In the human body, probiotics are vital. They are essential for both your oral microbiome and your gut microbiome (or gut microbiota). In dietary supplements, probiotics may help with various issues, including digestive health, autoimmune diseases, and even IBS.
Probiotics have also been studied in neuro-cognitive conditions, such as Parkinson’s disease, obsessive-compulsive disorder, depression, and many more, and may even be beneficial for weight-loss.
There are countless strains of beneficial bacteria. Different probiotics contain different strains of these helpful microorganisms. It’s more helpful to mention specific strains by name, but it is admittedly harder to understand.
Here are the most common strains of probiotics found in foods and dietary supplements:
- Lactobacillus acidophilus
- Lactobacillus plantarum
- Lactobacillus rhamnosus
- Lactobacillus casei
- Bifidobacterium lactis
- Bifidobacterium bifidum
- Bifidobacterium infantis
- Bifidobacterium animalis
- Some specific Streptococcus strains
Examples of harmful bacteria include Clostridium, E. coli, most Streptococcus strains, and Rhinobatos.
What is the difference between probiotics and prebiotics? Probiotics are good bacteria. Prebiotics are fermentable plant fibers that feed probiotics. Both are beneficial (under the right circumstances). Like taking a probiotic supplement, if you suffer from SIBO, supplemental fiber will also likely make you feel worse until the condition is treated.
What are the side effects of probiotics? There are very few or no side effects of probiotics for most patients. It’s rare to experience them, but here are some of the most common ones:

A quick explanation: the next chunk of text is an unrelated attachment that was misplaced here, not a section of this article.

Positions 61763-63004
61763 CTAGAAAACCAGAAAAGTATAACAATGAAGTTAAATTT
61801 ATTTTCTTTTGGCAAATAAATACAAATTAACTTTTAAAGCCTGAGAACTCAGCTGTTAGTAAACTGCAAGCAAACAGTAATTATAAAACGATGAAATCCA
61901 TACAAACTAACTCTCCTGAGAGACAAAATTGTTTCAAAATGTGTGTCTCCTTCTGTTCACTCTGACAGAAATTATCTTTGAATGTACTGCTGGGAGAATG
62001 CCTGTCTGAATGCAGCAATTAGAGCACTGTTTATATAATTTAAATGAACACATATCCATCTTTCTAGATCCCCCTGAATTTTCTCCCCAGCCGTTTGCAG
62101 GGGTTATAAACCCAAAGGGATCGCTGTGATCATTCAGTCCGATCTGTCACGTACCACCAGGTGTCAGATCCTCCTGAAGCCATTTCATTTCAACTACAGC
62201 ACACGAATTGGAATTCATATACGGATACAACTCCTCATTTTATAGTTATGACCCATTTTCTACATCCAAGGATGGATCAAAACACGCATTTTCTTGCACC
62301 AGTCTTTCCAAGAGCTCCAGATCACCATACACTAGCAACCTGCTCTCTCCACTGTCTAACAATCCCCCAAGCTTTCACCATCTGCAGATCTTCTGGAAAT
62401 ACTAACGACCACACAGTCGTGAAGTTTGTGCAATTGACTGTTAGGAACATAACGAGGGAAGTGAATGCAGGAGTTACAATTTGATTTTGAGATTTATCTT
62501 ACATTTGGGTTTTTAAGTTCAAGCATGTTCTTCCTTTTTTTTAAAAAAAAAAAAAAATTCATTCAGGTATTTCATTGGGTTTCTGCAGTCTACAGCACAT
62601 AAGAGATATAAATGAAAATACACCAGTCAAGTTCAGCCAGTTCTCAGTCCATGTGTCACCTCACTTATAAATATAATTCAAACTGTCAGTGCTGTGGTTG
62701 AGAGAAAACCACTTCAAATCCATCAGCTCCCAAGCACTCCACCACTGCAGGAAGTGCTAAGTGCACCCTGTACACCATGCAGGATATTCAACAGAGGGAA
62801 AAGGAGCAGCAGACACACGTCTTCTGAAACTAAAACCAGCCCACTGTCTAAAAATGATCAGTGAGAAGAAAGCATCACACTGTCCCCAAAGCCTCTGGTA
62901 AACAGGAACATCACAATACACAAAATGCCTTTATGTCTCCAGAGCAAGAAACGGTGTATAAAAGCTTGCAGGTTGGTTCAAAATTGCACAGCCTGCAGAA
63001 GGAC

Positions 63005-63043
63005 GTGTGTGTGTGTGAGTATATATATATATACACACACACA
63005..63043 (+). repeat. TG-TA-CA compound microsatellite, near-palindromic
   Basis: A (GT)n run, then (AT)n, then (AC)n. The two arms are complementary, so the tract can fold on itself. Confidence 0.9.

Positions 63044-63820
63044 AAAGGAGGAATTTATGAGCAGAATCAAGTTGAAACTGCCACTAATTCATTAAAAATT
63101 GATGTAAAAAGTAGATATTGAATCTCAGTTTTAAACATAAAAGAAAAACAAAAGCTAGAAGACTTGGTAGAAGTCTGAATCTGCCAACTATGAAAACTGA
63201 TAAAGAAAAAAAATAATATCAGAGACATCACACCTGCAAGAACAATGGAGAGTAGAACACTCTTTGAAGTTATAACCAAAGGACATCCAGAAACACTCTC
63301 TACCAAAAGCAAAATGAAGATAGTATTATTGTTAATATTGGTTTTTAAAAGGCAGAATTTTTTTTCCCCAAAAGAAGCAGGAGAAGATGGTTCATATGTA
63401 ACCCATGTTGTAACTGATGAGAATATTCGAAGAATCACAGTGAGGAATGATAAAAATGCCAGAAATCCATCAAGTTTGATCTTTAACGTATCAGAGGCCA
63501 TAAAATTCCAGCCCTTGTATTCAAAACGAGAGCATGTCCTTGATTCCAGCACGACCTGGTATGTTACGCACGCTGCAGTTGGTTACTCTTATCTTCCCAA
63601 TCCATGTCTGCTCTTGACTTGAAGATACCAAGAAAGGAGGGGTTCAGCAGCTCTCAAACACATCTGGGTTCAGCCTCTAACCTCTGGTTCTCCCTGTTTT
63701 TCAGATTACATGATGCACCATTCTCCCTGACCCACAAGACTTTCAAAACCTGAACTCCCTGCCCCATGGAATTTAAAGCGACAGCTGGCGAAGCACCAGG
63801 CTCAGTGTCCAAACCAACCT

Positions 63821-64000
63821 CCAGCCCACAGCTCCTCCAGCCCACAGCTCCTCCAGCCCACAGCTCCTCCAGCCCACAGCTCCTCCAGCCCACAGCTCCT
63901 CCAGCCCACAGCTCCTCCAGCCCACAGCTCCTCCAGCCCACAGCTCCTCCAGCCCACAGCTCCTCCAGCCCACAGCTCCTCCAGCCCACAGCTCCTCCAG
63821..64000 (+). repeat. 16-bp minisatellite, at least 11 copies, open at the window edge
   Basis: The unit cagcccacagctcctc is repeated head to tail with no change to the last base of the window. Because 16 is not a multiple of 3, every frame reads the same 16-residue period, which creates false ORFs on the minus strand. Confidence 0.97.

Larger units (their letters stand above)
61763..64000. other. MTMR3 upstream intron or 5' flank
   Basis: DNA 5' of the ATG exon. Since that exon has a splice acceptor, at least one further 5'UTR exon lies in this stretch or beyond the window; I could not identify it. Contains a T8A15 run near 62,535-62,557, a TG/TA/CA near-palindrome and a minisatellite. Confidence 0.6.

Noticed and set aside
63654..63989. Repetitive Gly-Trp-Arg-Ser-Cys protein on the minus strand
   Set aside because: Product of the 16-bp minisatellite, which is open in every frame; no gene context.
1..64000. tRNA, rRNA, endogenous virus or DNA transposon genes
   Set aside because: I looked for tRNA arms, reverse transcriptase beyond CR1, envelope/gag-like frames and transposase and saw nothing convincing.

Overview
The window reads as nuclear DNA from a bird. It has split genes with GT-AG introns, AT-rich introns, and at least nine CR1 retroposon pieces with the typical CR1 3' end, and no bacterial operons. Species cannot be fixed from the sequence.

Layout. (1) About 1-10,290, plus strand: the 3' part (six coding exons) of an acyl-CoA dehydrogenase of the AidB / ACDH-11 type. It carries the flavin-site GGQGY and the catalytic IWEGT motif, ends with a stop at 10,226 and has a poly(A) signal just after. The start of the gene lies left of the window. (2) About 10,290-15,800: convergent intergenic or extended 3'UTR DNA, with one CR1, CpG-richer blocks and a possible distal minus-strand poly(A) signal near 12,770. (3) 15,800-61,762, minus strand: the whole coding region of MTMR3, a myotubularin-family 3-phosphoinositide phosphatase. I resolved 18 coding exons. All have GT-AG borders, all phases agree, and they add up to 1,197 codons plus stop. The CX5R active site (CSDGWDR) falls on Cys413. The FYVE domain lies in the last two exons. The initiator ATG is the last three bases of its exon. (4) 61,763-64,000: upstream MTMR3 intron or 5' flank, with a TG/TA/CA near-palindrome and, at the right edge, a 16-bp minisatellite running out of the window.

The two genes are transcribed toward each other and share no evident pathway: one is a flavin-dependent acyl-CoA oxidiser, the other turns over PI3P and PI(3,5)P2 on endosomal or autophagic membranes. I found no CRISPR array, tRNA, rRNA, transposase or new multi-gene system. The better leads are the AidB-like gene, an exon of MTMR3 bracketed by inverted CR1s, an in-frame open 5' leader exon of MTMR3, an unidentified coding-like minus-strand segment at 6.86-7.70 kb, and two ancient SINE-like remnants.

- Abdominal distress
- Allergy flare-ups
Can probiotics make IBS worse? Probiotics can make IBS worse if your IBS is triggered by SIBO. If you have SIBO, probiotics can get trapped in your small intestine and worsen your symptoms. Take a breath test to test for SIBO before treating IBS with probiotics.
5 Benefits Of Probiotics For IBS
Check out these beneficial effects of probiotics for IBS, complete with links to clinical trials and recent studies.
What are the benefits of taking probiotics? The benefits of taking probiotics may include:
- Fighting inflammation
- Slowing the growth of harmful bacteria
- Boosting your immune system
- Controlling bowel movement speed
- Decreasing gas production
This 2021 study says, “Studies on animals and humans show that probiotics can have a pivotal effect on the modulation of immune and inflammatory mechanisms.”
One study found that the use of probiotics led to a significant improvement in symptoms of irritable bowel syndrome, largely due to their ability to reduce inflammation. Probiotics normalized the ratio of anti-inflammatory and pro-inflammatory cytokines.
Slowing the growth of bad bacteria
Probiotics have been shown to inhibit the growth of pathogenic bacteria more than placebo groups.